When writing this I was reminded of a comedy skit from The Kids in the Hall - Businessmen Networking describing networking as “Businessmen meeting other businessmen for the purpose of meeting at a later date.” Although it may be serve that purpose, there are a few other benefits to networking. I’ve always found ‘networking events’ are valuable on many levels for advisors, more than just the obvious one of business development. Here are four tips to help you make the most of your next networking event experience:
Do your homework: Learn about organization’s mission, goals and community. For me, events that are focused on a very specific niche tend to provoke deeper insights, conversations, and connections. My preference has always been quality over quantity. Determine what your priority is and find the event that works best for you. If there is an online registration attendee list, see who’ll be attending and make it a point to introduce yourself to those people that make sense for you to better know, preferably in advance of the event date.
Pay it Forward: The old adage “it’s better to give than receive” really applies here. I’ve always noticed that the best networkers are those who have a philosophy of ‘What’s in it for you (who they’re meeting)” rather than ‘What’s in it for me (themselves)”. This can be as easy as asking the simple question “How can I help you?” Help can take the form of a referral that might be helpful, a link to an article that might be of interest, or extending an invitation to another networking meeting that would benefit them. Building a network and relationships take time and helping others is a very genuine way to stay connected so as an opportunity arises you’ll be top of mind.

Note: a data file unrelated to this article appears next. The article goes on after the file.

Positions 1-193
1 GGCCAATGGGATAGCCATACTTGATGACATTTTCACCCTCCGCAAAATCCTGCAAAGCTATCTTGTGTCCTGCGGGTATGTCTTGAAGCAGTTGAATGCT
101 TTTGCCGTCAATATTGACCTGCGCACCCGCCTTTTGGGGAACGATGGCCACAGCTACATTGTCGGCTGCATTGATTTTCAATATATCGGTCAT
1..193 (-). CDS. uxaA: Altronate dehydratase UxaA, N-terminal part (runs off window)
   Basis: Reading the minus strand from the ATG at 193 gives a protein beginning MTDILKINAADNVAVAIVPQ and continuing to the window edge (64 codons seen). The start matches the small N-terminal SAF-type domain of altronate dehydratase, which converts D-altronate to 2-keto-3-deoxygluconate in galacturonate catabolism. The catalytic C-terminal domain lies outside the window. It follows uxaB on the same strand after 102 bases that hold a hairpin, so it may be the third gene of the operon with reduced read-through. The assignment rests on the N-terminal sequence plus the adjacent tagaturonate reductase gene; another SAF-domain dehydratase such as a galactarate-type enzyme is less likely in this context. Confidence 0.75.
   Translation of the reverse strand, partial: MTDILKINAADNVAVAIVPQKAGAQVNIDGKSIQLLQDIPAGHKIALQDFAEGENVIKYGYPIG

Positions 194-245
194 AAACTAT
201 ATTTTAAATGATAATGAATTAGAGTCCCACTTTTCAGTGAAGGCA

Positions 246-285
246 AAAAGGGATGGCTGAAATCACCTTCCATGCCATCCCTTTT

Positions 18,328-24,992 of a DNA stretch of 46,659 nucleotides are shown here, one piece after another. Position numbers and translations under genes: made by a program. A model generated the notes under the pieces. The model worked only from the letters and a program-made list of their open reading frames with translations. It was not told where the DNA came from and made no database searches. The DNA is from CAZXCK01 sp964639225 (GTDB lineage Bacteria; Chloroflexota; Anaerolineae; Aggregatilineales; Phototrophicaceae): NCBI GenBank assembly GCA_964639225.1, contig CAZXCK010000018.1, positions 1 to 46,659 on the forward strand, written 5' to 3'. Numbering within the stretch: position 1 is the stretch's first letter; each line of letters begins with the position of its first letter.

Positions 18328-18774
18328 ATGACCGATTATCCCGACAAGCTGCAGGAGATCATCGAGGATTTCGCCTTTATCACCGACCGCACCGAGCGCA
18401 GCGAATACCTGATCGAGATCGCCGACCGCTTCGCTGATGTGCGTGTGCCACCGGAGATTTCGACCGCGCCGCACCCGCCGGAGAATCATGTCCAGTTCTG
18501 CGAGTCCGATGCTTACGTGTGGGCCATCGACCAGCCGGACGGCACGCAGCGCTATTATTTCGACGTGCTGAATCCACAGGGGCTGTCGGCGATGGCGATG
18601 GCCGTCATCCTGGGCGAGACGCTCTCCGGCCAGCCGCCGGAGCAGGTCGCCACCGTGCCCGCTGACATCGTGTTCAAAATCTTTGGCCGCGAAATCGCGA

It’s all in the follow-up: So what do we do after a networking event is over? Collect a bunch of cards, send emails saying it was nice to meet and tell them all about yourself, or maybe send a LinkedIn invitations to add to your growing list of connections. I suggest taking the next step, learn about their experience background and take the initiative to schedule an introductory call or meeting. This may seem obvious, but all too often we take for granted how easy it is to make a connection and move on to the next one. A simple 15 minute call may make a more meaningful connection and you may be surprised what you in common.
Stay on Course: The best networkers are those who make a concerted effort to do more than ‘just show up’. My advice is to find a group that you find most comfortable and then be “All-In”. Show up early, stay late, and attend events frequently and consistently. In addition, networking events are often times run by professionals who volunteer their time and efforts to running the event. The opportunities usually include areas such as promotion, logistics, and membership. Determine where your expertise or experience may benefit the group and see how you can contributor. Joining a committee is especially good for introverts to be more involved in a way that most comfortable for them. Darren Dahl, freelance contributor, The New York Times explains “Don't let your naturally quiet nature stop you from enjoying the benefits of networking. These tips will soon have you mingling like a pro.”
Networking events are like any other marketing activity for financial advisors, they work best when you ‘plan your work’ and then ’work your plan’.